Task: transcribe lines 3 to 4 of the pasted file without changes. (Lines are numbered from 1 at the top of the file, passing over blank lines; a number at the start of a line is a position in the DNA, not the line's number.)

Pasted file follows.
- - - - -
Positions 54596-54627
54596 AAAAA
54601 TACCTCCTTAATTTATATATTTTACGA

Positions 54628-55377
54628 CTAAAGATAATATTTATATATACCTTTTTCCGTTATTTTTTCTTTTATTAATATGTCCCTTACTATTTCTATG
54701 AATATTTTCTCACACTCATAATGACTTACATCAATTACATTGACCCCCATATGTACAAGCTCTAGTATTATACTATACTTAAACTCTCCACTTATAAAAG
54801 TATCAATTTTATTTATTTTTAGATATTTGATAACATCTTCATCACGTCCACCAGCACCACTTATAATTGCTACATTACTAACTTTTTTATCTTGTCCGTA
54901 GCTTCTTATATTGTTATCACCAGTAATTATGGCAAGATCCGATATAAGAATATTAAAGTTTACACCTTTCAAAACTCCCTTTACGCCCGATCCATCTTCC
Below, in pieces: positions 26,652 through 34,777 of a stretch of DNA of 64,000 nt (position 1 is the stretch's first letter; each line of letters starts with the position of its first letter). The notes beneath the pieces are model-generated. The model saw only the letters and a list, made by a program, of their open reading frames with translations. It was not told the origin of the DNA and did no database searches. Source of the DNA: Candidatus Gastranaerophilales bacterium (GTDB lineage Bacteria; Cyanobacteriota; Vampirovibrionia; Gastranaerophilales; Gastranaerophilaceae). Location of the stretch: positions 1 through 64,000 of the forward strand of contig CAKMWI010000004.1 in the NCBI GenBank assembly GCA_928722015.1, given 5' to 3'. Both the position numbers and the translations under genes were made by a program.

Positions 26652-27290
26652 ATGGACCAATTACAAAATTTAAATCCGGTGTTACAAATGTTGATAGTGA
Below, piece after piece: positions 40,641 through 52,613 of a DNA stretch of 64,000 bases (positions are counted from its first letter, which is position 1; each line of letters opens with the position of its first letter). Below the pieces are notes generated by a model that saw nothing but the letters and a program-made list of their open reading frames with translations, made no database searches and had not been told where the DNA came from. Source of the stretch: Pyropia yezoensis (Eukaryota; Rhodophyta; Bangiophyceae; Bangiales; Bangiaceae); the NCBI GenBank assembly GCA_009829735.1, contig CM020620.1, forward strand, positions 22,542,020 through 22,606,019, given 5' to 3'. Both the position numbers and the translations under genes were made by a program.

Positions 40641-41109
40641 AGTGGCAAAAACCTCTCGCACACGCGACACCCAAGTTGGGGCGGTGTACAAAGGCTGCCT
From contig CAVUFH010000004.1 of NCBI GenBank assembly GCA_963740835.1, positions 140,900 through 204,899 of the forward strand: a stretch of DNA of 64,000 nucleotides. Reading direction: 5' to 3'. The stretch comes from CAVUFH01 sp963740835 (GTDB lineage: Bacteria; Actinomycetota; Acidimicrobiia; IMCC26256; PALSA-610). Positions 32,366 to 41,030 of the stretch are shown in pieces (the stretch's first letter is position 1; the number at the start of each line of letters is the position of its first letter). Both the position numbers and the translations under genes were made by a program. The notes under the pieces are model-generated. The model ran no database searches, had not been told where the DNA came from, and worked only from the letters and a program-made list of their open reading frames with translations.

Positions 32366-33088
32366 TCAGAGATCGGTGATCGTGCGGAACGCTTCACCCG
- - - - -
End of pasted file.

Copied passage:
54601 TACCTCCTTAATTTATATATTTTACGA

Positions 54628-55377